(ALC/ACNS ) Christians, Hindus and Muslims gathered at the National Park Stadium in Georgetown, Guyana's on Sunday 11 January for an interfaith service for peace and atonement.
The service came as Guyana totters on the brink of severe political unrest and racial confrontation between the ruling People's Progressive Party (PPP), supported mainly by Hindu and Moslem descendants of immigrants from India and the opposition People's National Congress PNC), which draws most of its support from the country's black Christian population.
Anglican Bishop Randolph George in a message read by his wife Sheila, warned that Guyana is being pushed to the brink of self destruction and chaos by those who see this as the only way to attain their political goals.
"But God calls us to reconciliation and unity", said the Bishop, as he reminded Guyanese of all political and religious persuasions of the simple message that Christ asks of the world and his followers, "I ask you to love one another."
The service came in the wake of the death of security guard caught in the explosion of a grenade thrown at a Television station closely aligned with the ruling PPP and street protests by the opposition PNC which claims that the December 15 national elections which gave victory to the incumbent PPP were massively fraudulent.
After long delays in the announcement of the final results the Chairman of the Guyana Elections Commission announced victory of the PPP candidate, 77 year old Janet Jagan, the US born widow of former President Cheddi Jagan who died in office last March of a sudden heart attack.
The 15% margin of victory between the PPP with 55% of the vote and PNC with 41% reflects the margin that Indo-Guyanese who comprise 48% of the population outnumber Afro-Guyanese. Indigenous groups (6%) and people of mixed races (12%) make up the rest of the population, and the results reflect a general trend of the major races voting along racial lines since the early fifties.
While the service united peoples of different races in a country where Hindus and Moslems outnumber Christians, in the days since Sunday, the political situation has continued to deteriorate.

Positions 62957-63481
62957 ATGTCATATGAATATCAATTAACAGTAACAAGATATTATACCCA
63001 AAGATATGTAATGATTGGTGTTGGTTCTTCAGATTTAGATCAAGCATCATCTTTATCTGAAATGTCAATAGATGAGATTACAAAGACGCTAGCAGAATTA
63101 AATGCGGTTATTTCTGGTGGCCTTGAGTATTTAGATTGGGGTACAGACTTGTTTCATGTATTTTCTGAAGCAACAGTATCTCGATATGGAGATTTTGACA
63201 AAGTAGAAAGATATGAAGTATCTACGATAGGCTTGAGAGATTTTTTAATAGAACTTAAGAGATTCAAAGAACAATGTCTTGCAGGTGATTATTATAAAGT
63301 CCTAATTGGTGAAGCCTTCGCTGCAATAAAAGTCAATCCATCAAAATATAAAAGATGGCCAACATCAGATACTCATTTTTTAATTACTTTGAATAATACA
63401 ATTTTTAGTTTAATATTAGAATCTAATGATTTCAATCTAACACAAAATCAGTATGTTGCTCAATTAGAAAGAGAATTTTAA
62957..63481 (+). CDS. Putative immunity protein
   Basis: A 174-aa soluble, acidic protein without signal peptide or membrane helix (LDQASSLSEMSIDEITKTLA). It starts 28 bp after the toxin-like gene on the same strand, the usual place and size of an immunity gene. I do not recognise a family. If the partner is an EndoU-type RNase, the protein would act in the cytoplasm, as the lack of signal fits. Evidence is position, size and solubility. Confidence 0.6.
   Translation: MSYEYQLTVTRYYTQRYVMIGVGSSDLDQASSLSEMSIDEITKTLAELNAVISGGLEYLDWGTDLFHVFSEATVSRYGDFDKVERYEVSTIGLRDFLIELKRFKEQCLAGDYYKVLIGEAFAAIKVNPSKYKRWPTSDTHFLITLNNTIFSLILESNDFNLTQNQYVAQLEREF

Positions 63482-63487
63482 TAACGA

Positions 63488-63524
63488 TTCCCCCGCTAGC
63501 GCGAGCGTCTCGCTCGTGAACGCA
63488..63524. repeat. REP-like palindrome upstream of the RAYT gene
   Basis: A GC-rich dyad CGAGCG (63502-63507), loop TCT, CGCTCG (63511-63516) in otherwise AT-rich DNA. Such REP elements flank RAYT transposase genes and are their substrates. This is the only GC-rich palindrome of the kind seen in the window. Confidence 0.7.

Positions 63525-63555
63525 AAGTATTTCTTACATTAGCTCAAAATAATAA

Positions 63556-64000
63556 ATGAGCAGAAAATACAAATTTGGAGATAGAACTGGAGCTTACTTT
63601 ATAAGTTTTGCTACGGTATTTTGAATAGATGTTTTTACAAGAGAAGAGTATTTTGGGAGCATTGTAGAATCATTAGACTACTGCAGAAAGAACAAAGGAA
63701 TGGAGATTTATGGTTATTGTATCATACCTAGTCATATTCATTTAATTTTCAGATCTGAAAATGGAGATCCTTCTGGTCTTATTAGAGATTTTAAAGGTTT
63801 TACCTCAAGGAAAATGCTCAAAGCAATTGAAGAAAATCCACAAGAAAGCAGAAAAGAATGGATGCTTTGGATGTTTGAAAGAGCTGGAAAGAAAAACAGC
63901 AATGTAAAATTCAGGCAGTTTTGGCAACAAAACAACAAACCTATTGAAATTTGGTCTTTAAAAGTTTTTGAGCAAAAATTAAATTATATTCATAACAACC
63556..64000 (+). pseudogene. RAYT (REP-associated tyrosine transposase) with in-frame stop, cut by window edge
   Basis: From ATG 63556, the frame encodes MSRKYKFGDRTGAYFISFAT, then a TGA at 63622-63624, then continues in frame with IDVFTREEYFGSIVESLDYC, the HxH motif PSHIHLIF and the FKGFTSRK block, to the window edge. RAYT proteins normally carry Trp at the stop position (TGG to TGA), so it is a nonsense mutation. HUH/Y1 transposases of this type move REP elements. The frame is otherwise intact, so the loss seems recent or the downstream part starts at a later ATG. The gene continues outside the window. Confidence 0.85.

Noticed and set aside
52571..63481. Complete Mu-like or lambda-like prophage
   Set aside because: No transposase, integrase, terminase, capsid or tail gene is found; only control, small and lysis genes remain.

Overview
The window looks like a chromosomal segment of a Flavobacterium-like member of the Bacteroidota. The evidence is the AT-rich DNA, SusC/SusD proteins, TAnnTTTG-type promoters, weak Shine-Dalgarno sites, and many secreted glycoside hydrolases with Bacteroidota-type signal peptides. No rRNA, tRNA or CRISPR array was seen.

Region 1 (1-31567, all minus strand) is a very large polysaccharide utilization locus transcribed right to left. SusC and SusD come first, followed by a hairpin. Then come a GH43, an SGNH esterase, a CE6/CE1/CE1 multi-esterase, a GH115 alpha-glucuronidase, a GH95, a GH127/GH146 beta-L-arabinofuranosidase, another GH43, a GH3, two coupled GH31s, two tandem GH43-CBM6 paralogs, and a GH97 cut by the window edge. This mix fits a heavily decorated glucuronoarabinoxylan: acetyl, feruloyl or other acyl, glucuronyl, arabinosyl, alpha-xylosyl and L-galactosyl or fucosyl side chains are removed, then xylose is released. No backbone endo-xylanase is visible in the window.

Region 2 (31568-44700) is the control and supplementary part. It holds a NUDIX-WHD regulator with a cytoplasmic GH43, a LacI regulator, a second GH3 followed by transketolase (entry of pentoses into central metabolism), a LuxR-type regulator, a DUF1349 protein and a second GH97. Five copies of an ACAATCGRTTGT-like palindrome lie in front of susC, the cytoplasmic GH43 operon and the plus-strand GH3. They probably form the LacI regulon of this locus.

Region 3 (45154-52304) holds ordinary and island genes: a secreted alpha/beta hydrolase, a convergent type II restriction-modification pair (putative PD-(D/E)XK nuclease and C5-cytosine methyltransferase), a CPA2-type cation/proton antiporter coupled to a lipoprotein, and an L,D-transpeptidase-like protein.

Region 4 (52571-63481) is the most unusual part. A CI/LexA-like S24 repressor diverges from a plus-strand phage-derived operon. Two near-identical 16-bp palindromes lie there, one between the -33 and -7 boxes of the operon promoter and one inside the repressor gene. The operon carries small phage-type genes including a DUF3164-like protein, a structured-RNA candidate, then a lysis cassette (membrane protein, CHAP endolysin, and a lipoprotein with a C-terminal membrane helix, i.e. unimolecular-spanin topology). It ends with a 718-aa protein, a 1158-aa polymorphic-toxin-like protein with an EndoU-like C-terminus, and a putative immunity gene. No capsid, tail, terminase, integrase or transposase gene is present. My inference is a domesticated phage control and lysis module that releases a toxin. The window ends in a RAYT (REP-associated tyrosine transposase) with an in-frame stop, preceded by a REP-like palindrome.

Following a ruling on January 12 by the Guyana High Court that it had no jurisdiction to overturn the declaration of Mrs Jagan as President, groups of mainly Afro Guyanese youths rampaged through the city looting a number of Indo-Guyanese shops and attacking and robbing Indo-Guyanese at random. Opposition leader former President Desmond Hoyte has declared that only fresh elections can keep the country from total chaos and he and his supporters are defying a government ban on street demonstrations.
The Guyana Council of Churches has called for a halt to a series of street protests in Georgetown by the opposition People's National Congress (PNC) alleging fraud in last months elections, and has urged dialogue on a reform of the country's constitution to allow greater participation in the decision making process by opposition groups; the Council also recommended that the constitutional reform should be addressed within the next two years and followed immediately afterwards by the holding of fresh elections.
The church grouping, which includes representation by the main Protestant and Roman Catholic denominations in Guyana, said that the halt in the demonstrations would allow the country to return to normalcy. "We call upon the leaders to exhibit the highest level of statesmanship and willingness to compromise in order to bring about a resolution and reconciliation. Political parties must be willing to sacrifice some ground in the interest of the common good of the nation."
In a separate statement Anglican Bishop Randolph George and Roman Catholic Bishop Benedict Singh also condemned the "acts of violence, assault, robbery and intimidation that have paralysed public life in the city of Georgetown".
They welcomed an initiative by the Caribbean community, CARICOM, to mediate the crisis and called on all parties to unconditionally accept the results of a proposed independent audit of the results of the election, to set the stage for a process of national reconciliation.
Early on Sunday 18 January, following meetings with political parties, trade unions and church leaders, head of the Caricom mediating team, former Barbadian Foreign Minister Sir Henry Forde announced agreement between the PPP and PNC to end the political crisis.
The PNC will call off confrontational street protests simultaneously with the government's lifting its ban on public meetings in the capital. Both parties have agreed to accept the findings of an audit of the election results to be conducted by a Caricom nominated body.
A broadbased Constitutional reform Commission including members from political parties, labour and religious organisations and the private sector will submit proposals to entrench guarantees of participation and security to all racial groups in Guyana with new elections under the new constitution to be held in three years.
Recommendations voiced by church groups and now accepted by politicians will now call for close collaboration between Christians, Hindus and Moslems if sustainable peace in this multiracial society is to be achieved.